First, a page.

The National Board of Fitness Examiners (NBFE) is a not-for-profit corporation founded in 2003 to fulfill two district needs. First, the NBFE addresses and defines
a series of prescribed “scopes of practice” for fitness professionals. The second,
is determining the “standards of each practice”.
Creating the first industry-wide examination for personal fitness trainers is a comprehensive process requiring input and feedback from many sources. The NBFE employs the very best practices in high-stakes testing and leading psychometric standards as defined by the American Psychological Association, American Educational Research Association, National Council of Measurement and Evaluation, and the American Evaluation Association. In the context of testing, validity means that an examination tests what it is intended to test. Reliability means that the examination consistently measures each test taker with predictable results. An unbiased test is one that provides no advantage to test takers other than the knowledge associated with the examination.
High-stakes exams begin with a domain analysis, which determines the skills and knowledge of a defined practice or area of content. The NBFE has used several methods to establish and validate the practice domain for personal fitness trainers. The domain analysis begins with an organization choosing subject matter experts [SMEs]. Our NBFE Fellows are active and experienced personal trainers and most held multiple fitness certifications and/or academic training in related fields. The NBFE Fellows completed the process of analyzing job responsibilities and required knowledge, skill and ability of the fitness professional. This process delineates final areas of job responsibilities, and domains of learning. From this, a committee develops a course curriculum to support the identification of job roles/responsibilities and content domains. To assess learning, courses utilize both theoretical and practical exams. Outside experts in research and measurement, along with statisticians, analyze the testing results. Reports of the analysis are compiled and recommendations given. Then NBFE Review Board of Examiners determine the next step in implementing recommendations. Implementation includes a time, period set for re-evaluation.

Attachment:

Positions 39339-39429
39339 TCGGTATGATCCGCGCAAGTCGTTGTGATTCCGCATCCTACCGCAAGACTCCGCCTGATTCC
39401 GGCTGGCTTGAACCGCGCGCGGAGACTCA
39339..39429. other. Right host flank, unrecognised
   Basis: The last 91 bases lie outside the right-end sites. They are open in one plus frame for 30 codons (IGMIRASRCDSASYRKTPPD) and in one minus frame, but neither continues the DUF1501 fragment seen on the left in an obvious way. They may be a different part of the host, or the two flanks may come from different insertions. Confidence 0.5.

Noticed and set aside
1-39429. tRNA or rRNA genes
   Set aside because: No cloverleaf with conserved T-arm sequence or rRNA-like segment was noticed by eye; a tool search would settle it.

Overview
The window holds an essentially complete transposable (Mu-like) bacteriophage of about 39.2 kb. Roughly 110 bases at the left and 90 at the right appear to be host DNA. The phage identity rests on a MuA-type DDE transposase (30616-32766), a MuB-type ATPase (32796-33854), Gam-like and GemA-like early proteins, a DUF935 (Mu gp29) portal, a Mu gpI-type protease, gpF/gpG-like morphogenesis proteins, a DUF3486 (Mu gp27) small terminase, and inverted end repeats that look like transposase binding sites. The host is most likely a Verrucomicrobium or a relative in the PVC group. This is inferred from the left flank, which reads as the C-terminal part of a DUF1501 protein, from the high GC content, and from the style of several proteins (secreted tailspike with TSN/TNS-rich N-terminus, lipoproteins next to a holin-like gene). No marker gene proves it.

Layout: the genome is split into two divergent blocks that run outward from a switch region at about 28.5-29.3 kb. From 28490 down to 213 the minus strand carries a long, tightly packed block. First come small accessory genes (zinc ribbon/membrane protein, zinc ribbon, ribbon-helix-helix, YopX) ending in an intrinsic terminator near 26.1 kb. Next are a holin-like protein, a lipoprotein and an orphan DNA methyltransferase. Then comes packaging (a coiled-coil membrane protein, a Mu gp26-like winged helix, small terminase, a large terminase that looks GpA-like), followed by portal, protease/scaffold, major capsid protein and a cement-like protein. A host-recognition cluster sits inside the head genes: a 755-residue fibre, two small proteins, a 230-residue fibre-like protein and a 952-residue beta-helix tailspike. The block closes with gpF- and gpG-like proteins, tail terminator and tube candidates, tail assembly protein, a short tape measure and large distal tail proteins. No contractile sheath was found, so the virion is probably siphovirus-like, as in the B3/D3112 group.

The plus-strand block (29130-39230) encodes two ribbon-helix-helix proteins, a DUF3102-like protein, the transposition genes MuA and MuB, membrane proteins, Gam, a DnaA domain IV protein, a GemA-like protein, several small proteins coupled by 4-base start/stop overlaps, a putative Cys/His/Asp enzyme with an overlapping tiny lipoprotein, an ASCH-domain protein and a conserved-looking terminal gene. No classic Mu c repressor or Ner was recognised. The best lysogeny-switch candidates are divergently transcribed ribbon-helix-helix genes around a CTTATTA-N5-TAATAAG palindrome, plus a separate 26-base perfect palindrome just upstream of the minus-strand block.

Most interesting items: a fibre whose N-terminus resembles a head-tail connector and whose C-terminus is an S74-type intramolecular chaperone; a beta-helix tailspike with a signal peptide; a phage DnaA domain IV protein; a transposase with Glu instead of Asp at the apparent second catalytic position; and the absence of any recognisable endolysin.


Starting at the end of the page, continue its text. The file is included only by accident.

By finalizing this comprehensive process, the NBFE recommendation for fitness certification organization programs to develop curriculums using seven (7) major test areas and sixteen (16) measurable test objectives to ensure that graduates of the program are prepared to take the NBFE National Board Exams.
Section 1: Program Design
1.1. Design and implement an exercise program for an individual's specific situations and goals (e.g., obesity, hypertension, muscle gain, sedentary, etc.), based on currently accepted protocols.
Section 2: Safety Issues
2.1. Know the fundamentals of injury prevention.
2.2. Determine the appropriate response to emergency situations.
2.3. Demonstrate ability to address/manage pre-existing conditions.
2.4. Apply currently accepted industry standards for exercise safety (e.g., ACSM guidelines, etc.).
Section 3: Exercise Science
3.1. Describe primary functions of muscles and joints during specific exercises.
3.2. Describe primary concepts of human physiology at rest and during exercise (e.g., body systems, pathology, etc.).
3.3. Describe basic principles of nutrition and how they relate to general health and exercise programs.
Section 4: Initial and Ongoing Fitness Assessment
4.1. Determine the appropriate test (test protocol), and interpret the results.
4.2. Determine an individual's level of participation in an exercise program based on physician recommendation and/or the presence of risk factors (hypertension, high cholesterol, family history, etc.).
4.3. Determine and establish appropriate health and fitness goals.
Section 5: Special Populations
5.1. Know program modifications for special populations (e.g., older adults, hypertension, diabetes, asthma, obesity, basic orthopedics, youth, and pregnancy, etc.).
Section 6: Communications Skills
6.1. Utilize appropriate communication skills to motivate and coach individuals in their exercise programs (verbal / non-verbal, open-ended vs. close-ended questioning, cueing, etc.).
Section 7: Professionalism
7.1. Differentiate actions within the Personal Fitness Trainer (PFT) scope of practice.
7.2. Know the Personal Fitness Trainer (PFT) Code of Ethics and how to apply it to your practice.
7.3. Recognize legal issues and ramifications as they apply to the personal fitness training profession.